This is local copy of an informal review of Uplink, origionally posted on Player2Player.net.
The original article can be found here.
Written by Somebob
Go here www.introversion.co.uk. Read the site. Play the demo. Become massively addicted.
Now, to explain: Uplink is a single player cyberpunk type game, where you assume the role of a hacker, who picks and chooses the software you will use, what Gateway (resemblance, somewhat, to a Deck of Shadowrun lore) you'll be using, what hardware, whether you'll be a Good Guy or a Bad Guy (Both COMPLETELY subjective), and what jobs you will do for who. The interface is quite simple, the tutorial tells you most of what you need to know in very clear terms, and the flaws in the game are VERY few and far between. Namely, the overworld map could use some work (easily remedied in a game patch), and banks may be SLIGHTLY too rewarding. The concept of Sim Hacker may seem corny or stupid, and I thought so, too, but it's a damn good game, VERY solidly made, with more depth than you'd expect, as well as an actual plot you can choose to follow (or not), as well as a fairly large degree of customizability. Some mission goals may be confusing, but trial and error usually solves things.
How does the game manage to be interesting without being as tedious as "real" hacking? Well, it's almost entirely a graphical interface, but with enough twists to make it not a cakewalk. Oddly, it also manages to generate some adrenaline when you're on a complex run, and your litttle trace timer is counting down a little too quickly while you also know you have to stop a passive trace by deleting logs you've left on the systems you route through. All the while, you're trying to type correctly account numbers, bank IP addresses, and correct amounts, then cursing as you discover you forgot to disable the proxy or firewall residing on the system. When time runs out, your existance is disavowed and Game Over. Of course, you can always bail out, which will stop the active traces, but you have to clean up after yourself in several places to prevent the feds from tracing your trail and making Bubba your new friend. A few of the corps you deal with are similarly unfriendly in their own way, so a self-destruct device in your remote Gateway is a sound investment for when the shit hits the fan.
The game, at least the full version, also has easter eggs above and beyond any other game I've ever seen, some of them so damned well disguised you'd have to be a near genius (or just have certain knowledge and a good guessing ability) to figure them out, adding a layer of things to do should you manage to finish the game with all in-game secrets found. Yes, there ARE out of game secrets aplenty, in myriad forms, all of which provide extra challenge for the masochist or interested cyrptologist.
For other things that make the game interesting, one major factor is the price: $25 for the full version, including shipping to the US. The entire game weighs in at a nice 60 megabytes total, avoiding any bloat at all. The copy protection is as little as possible so that you, and your computer, are as free as possible to do what YOU want even when running the game. The protection that does exist is done in an old-school way that will amuse those of you old enough to remember the archaic protections that used to be employed. Even the protection itself holds a secret, thus serving multiple functions, but I'll leave that alone for now so as not to spoil anything.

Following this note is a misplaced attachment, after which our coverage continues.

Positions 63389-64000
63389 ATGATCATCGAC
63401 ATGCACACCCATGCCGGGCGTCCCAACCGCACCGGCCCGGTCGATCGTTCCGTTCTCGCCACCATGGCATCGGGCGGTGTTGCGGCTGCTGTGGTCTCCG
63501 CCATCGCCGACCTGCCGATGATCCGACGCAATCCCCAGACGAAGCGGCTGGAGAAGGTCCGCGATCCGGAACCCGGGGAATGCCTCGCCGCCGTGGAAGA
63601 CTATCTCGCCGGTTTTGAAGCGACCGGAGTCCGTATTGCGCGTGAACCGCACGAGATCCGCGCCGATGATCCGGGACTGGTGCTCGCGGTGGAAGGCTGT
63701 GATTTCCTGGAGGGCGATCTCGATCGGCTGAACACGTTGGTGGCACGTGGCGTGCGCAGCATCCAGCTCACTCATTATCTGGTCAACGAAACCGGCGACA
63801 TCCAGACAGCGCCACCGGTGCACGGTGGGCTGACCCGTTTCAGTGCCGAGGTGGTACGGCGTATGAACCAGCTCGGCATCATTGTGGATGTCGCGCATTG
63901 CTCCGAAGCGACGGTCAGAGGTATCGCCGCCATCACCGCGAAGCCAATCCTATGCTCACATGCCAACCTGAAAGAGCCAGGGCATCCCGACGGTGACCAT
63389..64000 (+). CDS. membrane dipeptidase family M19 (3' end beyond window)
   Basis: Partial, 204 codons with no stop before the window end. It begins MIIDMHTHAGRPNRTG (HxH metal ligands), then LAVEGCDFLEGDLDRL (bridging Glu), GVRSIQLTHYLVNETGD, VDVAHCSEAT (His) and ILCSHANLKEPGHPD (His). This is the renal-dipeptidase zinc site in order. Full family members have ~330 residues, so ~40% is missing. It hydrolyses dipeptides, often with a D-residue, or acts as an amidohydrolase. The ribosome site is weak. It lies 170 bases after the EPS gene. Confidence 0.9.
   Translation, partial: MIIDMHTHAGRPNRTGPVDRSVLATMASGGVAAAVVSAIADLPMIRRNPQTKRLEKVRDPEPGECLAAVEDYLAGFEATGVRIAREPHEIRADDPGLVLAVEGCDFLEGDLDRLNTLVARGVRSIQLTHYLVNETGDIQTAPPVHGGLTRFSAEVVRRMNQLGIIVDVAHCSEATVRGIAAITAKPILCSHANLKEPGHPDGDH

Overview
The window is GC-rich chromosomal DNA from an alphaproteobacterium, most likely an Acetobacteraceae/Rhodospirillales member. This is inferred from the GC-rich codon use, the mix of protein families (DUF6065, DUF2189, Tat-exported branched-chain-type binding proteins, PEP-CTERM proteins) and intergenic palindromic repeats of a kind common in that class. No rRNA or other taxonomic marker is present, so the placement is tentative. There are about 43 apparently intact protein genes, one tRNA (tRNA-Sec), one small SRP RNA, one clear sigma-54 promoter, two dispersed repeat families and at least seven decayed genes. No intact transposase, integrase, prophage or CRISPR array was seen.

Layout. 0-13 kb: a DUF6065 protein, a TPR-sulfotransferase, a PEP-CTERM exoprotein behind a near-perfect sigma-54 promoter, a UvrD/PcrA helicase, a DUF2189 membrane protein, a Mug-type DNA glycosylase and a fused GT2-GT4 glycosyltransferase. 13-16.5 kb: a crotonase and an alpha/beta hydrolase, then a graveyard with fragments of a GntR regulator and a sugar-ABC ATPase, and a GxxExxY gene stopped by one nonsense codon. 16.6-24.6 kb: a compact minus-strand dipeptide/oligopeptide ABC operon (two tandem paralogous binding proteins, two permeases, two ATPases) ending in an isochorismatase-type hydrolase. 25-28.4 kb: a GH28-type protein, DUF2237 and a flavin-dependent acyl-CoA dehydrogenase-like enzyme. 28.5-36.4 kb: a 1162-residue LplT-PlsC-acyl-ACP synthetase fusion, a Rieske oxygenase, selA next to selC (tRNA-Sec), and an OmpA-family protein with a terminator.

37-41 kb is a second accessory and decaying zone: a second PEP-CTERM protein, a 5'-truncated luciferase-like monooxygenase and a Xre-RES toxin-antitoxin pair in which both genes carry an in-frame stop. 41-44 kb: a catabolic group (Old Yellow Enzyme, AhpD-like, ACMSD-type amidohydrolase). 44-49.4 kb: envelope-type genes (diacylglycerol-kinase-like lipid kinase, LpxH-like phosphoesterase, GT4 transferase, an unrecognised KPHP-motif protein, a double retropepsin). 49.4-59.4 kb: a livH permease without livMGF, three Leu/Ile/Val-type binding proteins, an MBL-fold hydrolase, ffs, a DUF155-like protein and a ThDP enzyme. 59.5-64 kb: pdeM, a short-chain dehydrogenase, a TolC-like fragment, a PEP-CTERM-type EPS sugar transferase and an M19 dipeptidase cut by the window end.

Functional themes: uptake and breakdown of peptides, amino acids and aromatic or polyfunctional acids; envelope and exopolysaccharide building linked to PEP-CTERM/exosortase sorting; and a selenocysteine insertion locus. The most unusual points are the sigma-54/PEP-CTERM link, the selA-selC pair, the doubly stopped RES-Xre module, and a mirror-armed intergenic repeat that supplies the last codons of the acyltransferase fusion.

The game also apparently has no publisher, so every penny of the purchase goes to the developers, who appear QUITE competent. The $25 fee is not at ALL unreasonable for a game of this quality and calibre, and quite a bit less than your usual overhyped, overadvertised, fancy-boxed, featured in a retail store game (where the profits from the box sale go mostly to the publisher, meaning the games have to sell huge amounts of copies to avoid bankrupting the devs.) You won't get any fancy accessories with your purchase, but with the average quality of so-called freebies included in new, expensive games, no big loss.
Anyway, for anyone who's enjoyed playing a Decker in Shadowrun, played any of the Shadowrun console games, or even the old BBSHack door games from so long ago, Uplink is an affordable, very fun, and nicely addictive distraction. The developers also tenatively plan an online version of Uplink, possibly MMOG type, assuming the game succeeds beyond their wildest dreams. And, from all indications, it should: It's clean, fast, small, fun, easy to get into, depth, a good plot, and freedom to do what you want.
One warning: With the heightened state of I.net surveillance, at least in the US (Carnivore is luv!), I'm certain that by discussing this game in IRC I've been noticed QUITE a few times by the oh-so-friendly snooping software employed by our very own FBI. Haven't had a white van parked out front yet, though, but if any surveillance systems are keyword based, well, I'm probably recorded on all of em. And more.
Uplink is a trademark of Introversion Software